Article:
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Dr. Gregory Pais, ND
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Immunologists and surgeons at Duke University Medical School think they have figured out the real job of the appendix: It manufactures and stores the protective bacteria for your gut. For conventional docs this is a big deal since they've said the appendix is useless, if not dangerous. They only paid attention when it became infected and needed to be removed. According to the CDC, in 2005, 321,000 Americans were hospitalized with appendicitis.

Actually, since the beginning of naturopathic medicine in this country-the late 1890s-naturopaths have focused on diet, digestion, and assimilation. We've said all along that the appendix was a necessary part of the gastrointestinal tract with an impact on levels of probiotics ('good bacteria') in the gut. So you can add this one to folic acid recommendations in pregnancy. 20 years before your OBGYN told you to take folic acid in pregnancy, naturopaths were reading the scientific research and telling their pregnant patients to take sufficient folic acid.
For generations the appendix has been dismissed as superfluous. Doctors figured it had no function. Surgeons removed them routinely. People live fine without them. And when infected the appendix can turn deadly. It gets inflamed quickly and some people die if it isn't removed in time. Two years ago, 321,000 Americans were hospitalized with appendicitis, according to the Centers for Disease Control and Prevention.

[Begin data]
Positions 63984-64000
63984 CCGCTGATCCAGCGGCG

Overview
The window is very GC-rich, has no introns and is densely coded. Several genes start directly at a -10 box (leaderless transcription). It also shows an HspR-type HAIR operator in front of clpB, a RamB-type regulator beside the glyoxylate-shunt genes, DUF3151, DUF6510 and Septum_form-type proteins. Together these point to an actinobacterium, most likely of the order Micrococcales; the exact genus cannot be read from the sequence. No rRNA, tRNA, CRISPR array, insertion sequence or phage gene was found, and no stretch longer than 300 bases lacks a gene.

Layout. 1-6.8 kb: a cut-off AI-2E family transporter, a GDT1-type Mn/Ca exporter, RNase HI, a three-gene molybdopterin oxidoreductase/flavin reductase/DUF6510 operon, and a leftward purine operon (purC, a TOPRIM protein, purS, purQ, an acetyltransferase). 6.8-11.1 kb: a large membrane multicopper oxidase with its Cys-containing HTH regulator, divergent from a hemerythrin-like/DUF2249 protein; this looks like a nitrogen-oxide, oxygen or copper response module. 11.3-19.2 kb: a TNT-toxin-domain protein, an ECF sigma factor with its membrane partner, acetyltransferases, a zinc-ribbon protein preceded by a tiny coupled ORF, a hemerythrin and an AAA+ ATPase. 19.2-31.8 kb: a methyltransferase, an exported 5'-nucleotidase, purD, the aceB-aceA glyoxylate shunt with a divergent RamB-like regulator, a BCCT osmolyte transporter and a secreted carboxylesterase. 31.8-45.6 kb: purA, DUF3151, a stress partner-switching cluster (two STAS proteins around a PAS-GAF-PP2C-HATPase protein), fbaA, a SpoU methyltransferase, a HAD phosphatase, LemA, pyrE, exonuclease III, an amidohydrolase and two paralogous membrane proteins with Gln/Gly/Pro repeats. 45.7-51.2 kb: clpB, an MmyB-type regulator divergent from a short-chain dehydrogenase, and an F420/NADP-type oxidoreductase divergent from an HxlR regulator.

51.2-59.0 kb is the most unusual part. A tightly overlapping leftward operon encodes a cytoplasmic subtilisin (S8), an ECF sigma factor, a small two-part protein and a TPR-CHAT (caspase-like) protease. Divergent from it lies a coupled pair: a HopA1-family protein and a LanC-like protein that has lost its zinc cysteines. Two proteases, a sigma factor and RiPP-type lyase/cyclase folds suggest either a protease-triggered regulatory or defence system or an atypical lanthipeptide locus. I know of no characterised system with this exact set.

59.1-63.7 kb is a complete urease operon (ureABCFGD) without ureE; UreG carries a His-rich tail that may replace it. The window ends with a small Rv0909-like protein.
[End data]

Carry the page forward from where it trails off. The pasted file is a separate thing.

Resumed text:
According to this study in the Journal of Theoretical Biology, the appendix deals with the huge amount of bacteria populating the human digestive system. Most are good bacteria that help digest food, assimilate nutrients, and maintain a healthy intestinal environment. But sometimes the flora of bacteria in the intestines die or are purged. Drugs such as antibiotics or steroids destroy the useful bacteria. The appendix's job is to reboot the digestive system in that case.

The appendix "acts as a good safe house for bacteria," said Duke surgery professor Bill Parker, a study co-author. Also, the worm-shaped organ acts like a bacteria factory, cultivating the good germs, Parker said.

When a person's healthy bacteria are disrupted by drugs or disease it can be very difficult to repopulate through foods like yogurt or miso. Often they develop opportunistic infections-'yeast infections'-and go through a cycle of boom and bust. Killing off the good and bad bacteria with yet more antibiotics (oral or topical) or antifungals, feeling better for a short period of time, and then having symptoms again when the yeast grow back. To this cycle add the ridiculous focus on 'anti-bacterial' everything and these people really end up in trouble.

Five scientists not connected with the research said that the Duke theory makes sense and raises interesting questions. The idea "seems by far the most likely" explanation for the function of the appendix, said Brandeis University biochemistry professor Douglas Theobald. "It makes evolutionary sense."

The theory led Gary Huffnagle, a University of Michigan internal medicine and microbiology professor, to wonder about the value of another body part that is often yanked: "I'll bet eventually we'll find the same sort of thing with the tonsils."

How many times have I told my patients, "Your tonsils are an important part of your immune function, they need to be present to do their job"?
Biofilms In The Large Bowel Suggest An Apparent Function Of The Human Vermiform Appendix. Journal of Theoretical Biology. In Press, Accepted Manuscript, Available online 7 September 2007R


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